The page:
those companies financially liable for security breaches? Of course
not. They’ll be even tighter lipped than they are now.
Congress should amend particular
outdated laws, provide key sharing protections, and outline ways the
private sector can act in its own self-defense. Cooperation shouldn’t
be limited to just passive defense; companies need to be enabled to
partner with the government agencies such as the FBI to actively fight
Yippee! Let’s let companies and the FBI begin automated assaults on
suspected hackers. I’m sure there won’t be an problems when they take
out Granny’s Internet provider because she got a virus. And how long
do you think it will be before some MPAA or RIAA exec decides that
anyone pirating a movie or music is a hacker and will launch a cyber
attack to collect information to use in a lawsuit.
I agree that developers should be more security-minded in their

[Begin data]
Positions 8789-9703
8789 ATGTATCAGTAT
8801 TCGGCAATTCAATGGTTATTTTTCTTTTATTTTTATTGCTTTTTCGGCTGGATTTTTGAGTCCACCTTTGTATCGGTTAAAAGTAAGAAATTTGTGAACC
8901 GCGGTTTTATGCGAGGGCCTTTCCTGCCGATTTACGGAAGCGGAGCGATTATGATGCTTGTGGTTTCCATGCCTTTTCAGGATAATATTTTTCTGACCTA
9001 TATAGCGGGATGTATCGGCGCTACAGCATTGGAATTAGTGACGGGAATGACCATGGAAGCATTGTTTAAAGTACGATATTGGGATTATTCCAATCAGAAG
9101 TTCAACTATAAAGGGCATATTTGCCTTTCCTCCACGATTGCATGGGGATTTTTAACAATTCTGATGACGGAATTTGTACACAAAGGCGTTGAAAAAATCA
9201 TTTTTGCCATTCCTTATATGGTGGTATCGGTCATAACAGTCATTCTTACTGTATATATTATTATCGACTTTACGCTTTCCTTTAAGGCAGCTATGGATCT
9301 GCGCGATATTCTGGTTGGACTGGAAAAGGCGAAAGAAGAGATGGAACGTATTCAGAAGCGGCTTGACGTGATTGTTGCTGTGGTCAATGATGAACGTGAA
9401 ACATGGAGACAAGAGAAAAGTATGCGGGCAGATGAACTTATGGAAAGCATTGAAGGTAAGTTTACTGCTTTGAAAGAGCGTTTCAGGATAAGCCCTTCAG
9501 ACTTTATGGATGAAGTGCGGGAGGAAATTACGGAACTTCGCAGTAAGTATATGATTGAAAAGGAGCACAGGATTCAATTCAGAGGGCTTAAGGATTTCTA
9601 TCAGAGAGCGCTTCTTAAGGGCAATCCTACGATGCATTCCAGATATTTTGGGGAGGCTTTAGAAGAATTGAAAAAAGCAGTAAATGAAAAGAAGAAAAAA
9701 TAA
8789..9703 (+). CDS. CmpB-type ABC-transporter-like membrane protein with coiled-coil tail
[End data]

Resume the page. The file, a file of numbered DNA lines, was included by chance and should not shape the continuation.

development processes but giving corporations and the FBI free rein to
launch counter attacks is downright scary. The real question is: How
much of our critical infrastructure should be connected to the
Internet. The answer is: A lot less than is connected, currently and,
perhaps, none of it.
All in all, organizations should be doing more to ensure that their
systems are secure. These proposals are not going to get us there.
by Randall Smith | 9:21 pm, April 9, 2013
There’s a bill working it’s way through the General Assembly that
would give Firefighters the “right” to negotiate on safety
regulations. Government unions are always problematic but it’s not
the contents of the bill the interest me, it’s the process.
The most vocal proponents and opponents of the bill came from Colorado
Springs, where voters have twice defeated ballot measures to give
collective bargaining to the city’s firefighters.
Did you catch that? Voters in Colorado Springs have voted down
similar proposals twice. So, rather than get defeated a third time,
supports decided to push the bill at the state level. If it were to
pass there, it would be contrary to the stated wishes of the citizens
of Colorado Springs.
We’re seeing exactly the same tactics used at the national
level. Controversial topics like gun control or abortion are being
taken to Congress bypassing the will of the people in various states.